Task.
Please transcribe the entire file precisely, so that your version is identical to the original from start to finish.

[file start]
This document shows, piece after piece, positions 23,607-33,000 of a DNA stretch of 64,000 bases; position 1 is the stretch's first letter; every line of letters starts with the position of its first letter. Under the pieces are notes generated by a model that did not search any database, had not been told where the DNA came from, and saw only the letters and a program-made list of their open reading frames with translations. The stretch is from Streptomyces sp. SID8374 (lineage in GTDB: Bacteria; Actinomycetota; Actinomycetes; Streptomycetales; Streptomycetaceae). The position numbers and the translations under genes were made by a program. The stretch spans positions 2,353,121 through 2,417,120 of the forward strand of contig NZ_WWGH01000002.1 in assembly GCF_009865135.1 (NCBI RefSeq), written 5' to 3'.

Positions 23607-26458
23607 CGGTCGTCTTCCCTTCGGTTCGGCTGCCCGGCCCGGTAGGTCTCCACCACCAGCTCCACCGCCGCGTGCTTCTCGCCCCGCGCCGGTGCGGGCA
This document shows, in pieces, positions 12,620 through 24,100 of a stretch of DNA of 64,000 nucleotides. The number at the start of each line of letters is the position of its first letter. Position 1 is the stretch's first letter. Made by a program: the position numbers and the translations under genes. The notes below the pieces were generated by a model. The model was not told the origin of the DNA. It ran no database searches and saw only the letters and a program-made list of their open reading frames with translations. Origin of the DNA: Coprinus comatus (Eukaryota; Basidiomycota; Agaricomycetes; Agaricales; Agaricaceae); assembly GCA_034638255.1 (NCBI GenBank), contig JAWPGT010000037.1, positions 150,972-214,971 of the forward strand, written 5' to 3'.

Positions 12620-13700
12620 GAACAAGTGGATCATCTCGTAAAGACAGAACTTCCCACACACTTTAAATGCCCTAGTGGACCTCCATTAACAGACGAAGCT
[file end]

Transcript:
This document shows, piece after piece, positions 23,607-33,000 of a DNA stretch of 64,000 bases; position 1 is the stretch's first letter; every line of letters starts with the position of its first letter. Under the pieces are notes generated by a model that did not search any database, had not been told where the DNA came from, and saw only the letters and a program-made list of their open reading frames with translations. The stretch is from Streptomyces sp. SID8374 (lineage in GTDB: Bacteria; Actinomycetota; Actinomycetes; Streptomycetales; Streptomycetaceae). The position numbers and the translations under genes were made by a program. The stretch spans positions 2,353,121 through 2,417,120 of the forward strand of contig NZ_WWGH01000002.1 in assembly GCF_009865135.1 (NCBI RefSeq), written 5' to 3'.

Positions 23607-26458
23607 CGGTCGTCTTCCCTTCGGTTCGGCTGCCCGGCCCGGTAGGTCTCCACCACCAGCTCCACCGCCGCGTGCTTCTCGCCCCGCGCCGGTGCGGGCA
This document shows, in pieces, positions 12,620 through 24,100 of a stretch of DNA of 64,000 nucleotides. The number at the start of each line of letters is the position of its first letter. Position 1 is the stretch's first letter. Made by a program: the position numbers and the translations under genes. The notes below the pieces were generated by a model. The model was not told the origin of the DNA. It ran no database searches and saw only the letters and a program-made list of their open reading frames with translations. Origin of the DNA: Coprinus comatus (Eukaryota; Basidiomycota; Agaricomycetes; Agaricales; Agaricaceae); assembly GCA_034638255.1 (NCBI GenBank), contig JAWPGT010000037.1, positions 150,972-214,971 of the forward strand, written 5' to 3'.

Positions 12620-13700
12620 GAACAAGTGGATCATCTCGTAAAGACAGAACTTCCCACACACTTTAAATGCCCTAGTGGACCTCCATTAACAGACGAAGCT